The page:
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Sources: Crowther MA, et al. A comparison of two intensities of warfarin for the prevention of recurrent thrombosis in patients with the antiphospholipid antibody syndrome. N Eng J Med. 2003;349:1133-1138; Lockshin MD, Erkan D. Editorial. Treatment of the antiphospholipid syndrome. N Eng J Med. 2003;349:1177-1179.
The antiphospholipid antibody (APA) syndrome comprises a wide range of clinical features, including thromboembolism, fetal loss, thrombocytopenia, livido reticularis, cardiac valve vegetations, a multiple sclerosis-like condition, and progressive cognitive dysfunction—all associated with the persistence of moderate-to-high levels of IgG or IgM anticardiolipin antibodies or the lupus anticoagulant.
The varied clinical presentation of APA syndrome has led to various types of treatment. In pregnant women with a history of recurrent fetal loss, low doses of unfractionated heparin have been effective in preventing fetal loss1 and thrombosis.2 In patients with the rare catastrophic APA syndrome of progressive multisystemic vascular occlusions plasmapheresis,3 intravenous immune globulin or both have been recommended. A retrospective study4 concluded that anticoagulant therapy at an international normalized ration (INR) of 3.0 or higher afforded better protection against recurrent thrombosis than less-intensive anticoagulation.
Crowther and associates reported the results of a prospective, randomized, controlled study of the use of 2 intensities of warfarin anticoagulation for prevention of thrombosis in patients with the APA syndrome who had previous thrombosis (see Table).
A total of 114 patients with moderate or high titers of anticardiolipin antibodies (n = 44), the lupus anticoagulant alone (n = 49), or both (n = 21) were treated with either moderate- or high-intensity warfarin anticoagulation. The follow-up period was 2.7 years.
In both treatment groups, the rate of recurrent thrombosis was low: 2 of 58 patients (3.4%) assigned to receive moderate-intensity warfarin and 6 of 56 patients (10.7%) assigned to receive high-intensity warfarin. Therefore, the lower dose of warfarin was as effective as the higher dose. Adverse effects were similar among patients in the 2 groups.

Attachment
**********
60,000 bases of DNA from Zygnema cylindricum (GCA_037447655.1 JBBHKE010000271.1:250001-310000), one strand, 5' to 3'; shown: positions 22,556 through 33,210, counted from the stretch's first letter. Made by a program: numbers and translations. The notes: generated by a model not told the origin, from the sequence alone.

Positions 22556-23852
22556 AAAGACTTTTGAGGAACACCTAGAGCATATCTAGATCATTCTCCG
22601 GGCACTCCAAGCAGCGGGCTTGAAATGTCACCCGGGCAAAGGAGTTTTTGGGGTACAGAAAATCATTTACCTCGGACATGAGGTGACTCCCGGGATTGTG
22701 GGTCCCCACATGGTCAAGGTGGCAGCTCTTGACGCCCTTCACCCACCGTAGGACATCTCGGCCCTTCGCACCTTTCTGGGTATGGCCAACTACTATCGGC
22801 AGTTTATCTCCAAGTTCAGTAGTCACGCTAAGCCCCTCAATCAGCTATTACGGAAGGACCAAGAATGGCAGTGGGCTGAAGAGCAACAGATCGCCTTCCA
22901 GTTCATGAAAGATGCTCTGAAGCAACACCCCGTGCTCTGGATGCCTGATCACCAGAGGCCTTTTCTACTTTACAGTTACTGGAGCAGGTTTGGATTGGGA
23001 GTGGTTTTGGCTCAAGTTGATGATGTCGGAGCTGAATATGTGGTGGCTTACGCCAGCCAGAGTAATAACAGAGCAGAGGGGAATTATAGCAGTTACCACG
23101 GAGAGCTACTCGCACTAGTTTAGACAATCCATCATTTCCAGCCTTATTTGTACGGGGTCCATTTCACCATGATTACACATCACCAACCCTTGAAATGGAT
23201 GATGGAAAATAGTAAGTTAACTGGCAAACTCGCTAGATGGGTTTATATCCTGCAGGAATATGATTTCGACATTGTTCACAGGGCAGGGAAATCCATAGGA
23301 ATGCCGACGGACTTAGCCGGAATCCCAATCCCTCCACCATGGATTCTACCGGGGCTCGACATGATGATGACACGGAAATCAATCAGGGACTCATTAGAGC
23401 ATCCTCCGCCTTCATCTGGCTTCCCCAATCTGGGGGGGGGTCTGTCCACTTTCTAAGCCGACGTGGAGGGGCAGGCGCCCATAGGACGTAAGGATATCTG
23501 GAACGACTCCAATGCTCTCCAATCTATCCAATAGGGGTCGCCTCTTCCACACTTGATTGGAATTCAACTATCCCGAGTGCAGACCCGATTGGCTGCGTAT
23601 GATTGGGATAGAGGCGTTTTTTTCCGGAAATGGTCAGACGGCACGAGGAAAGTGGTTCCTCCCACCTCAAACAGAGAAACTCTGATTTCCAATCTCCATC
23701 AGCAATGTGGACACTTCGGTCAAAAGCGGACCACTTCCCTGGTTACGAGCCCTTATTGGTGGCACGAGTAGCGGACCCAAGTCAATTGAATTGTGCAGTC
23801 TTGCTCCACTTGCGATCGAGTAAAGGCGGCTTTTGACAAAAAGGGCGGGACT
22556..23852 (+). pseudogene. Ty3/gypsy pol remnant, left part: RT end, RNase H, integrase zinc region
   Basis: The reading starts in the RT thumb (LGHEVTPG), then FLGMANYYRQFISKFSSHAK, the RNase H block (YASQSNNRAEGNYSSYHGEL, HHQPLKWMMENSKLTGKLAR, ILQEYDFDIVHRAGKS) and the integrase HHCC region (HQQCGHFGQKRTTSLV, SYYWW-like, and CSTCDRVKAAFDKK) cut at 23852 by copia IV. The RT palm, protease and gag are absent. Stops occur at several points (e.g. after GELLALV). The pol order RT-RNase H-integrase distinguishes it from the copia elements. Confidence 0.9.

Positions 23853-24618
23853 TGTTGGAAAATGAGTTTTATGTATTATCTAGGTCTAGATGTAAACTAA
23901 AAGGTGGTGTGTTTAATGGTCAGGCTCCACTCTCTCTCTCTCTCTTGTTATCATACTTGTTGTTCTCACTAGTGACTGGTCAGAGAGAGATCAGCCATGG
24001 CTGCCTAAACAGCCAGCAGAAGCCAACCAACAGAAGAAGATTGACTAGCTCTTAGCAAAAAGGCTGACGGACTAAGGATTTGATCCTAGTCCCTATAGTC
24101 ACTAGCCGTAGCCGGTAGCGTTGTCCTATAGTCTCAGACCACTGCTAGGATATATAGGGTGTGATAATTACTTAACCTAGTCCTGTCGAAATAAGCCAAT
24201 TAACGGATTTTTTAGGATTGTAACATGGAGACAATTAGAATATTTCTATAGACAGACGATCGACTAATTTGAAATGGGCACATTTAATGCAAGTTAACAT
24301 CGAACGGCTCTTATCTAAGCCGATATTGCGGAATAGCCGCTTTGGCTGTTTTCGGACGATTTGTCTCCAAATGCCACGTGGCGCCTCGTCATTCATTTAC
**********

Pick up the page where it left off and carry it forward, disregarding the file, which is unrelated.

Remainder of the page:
As pointed out by Lockshin and Erkan in their editorial, adherence to protocol was imperfect. In the moderate-intensity group, the INR was above the target range 11% of the time, within range 71% of the time, and below it 19% of the time. In the high-intensity group, INR was above the range 17% of the time, within the range only 40% of the time, and below it 43% of the time. In 5 of 8 patients with recurrent thrombosis during the follow-up period, INR was lower than 2.0. Therefore, at the time of recurrent thrombosis, INR was out of range or subtherapeutic in 4 of the patients in the high-intensity warfarin group. In addition, patients with arterial thrombosis, which in general is harder to treat than venous thrombosis, accounted for only one-fifth of the patients studied, although their outcomes were similar to those with venous thrombosis.
The treatment of the APA syndrome has been empirical because of both the lack of well-designed prospective studies and the heterogeneity of the clinical syndromes. This heterogeneity derives in part from the fact that there are 2 APA syndromes: the primary APA syndrome not associated with another illness and the secondary APA syndrome associated with systemic lupus erythematosus or other rheumatic disease.
In addition, even the term "antiphospholipid antibody" is inaccurate. As Lockshin and Erkan point out, the most important autoantigens in the syndrome are not negatively charged phospholipids as originally thought. The principal autoantigen is ß2-glycoprotein I (apolipoprotein H) that binds cardiolipin and other phospholipids. The phospholipid that is bound by the glycoprotein probably induces a conformational charge in the protein, thereby causing it to expose an antigenic epitope.
The study of Crowther et al found that high-intensity warfarin therapy was not necessary for the prevention of recurrent thrombosis in the APA syndrome. It can be argued, however, that the rate of recurrent thrombosis might have been lower if the INR in patients assigned to high-intensity anticoagulation had been in the target range during a greater portion of the study period. Nevertheless, the rate of recurrent thrombosis in the moderate-intensity group was so low that it is unlikely that strict maintenance of an INR > 3 would have improved outcome.
Although the present study leaves many questions unanswered, such as the role of aspirin alone or in combination with warfarin in preventing thrombosis in the APA syndrome, the results appear to be valid and generalizable to the care of patients. — John J. Caronna, MD, Vice-Chairman, Department of Neurology, Cornell University Medical Center; Professor of Clinical Neurology, New York Hospital; Associate Editor, Neurology Alert.
1. Kutteh WH, Ermel LD. Am J Reprod Immunol. 1996;35:402-407.
2. Erkan D, et al. Arthritis Rheum. 2001;44:1466-1467.
3. Asherson RA, et al. Lupus. 2003;12:530-534.
4. Khamashta MA, et al. N Eng J Med. 1995;332: 993-997.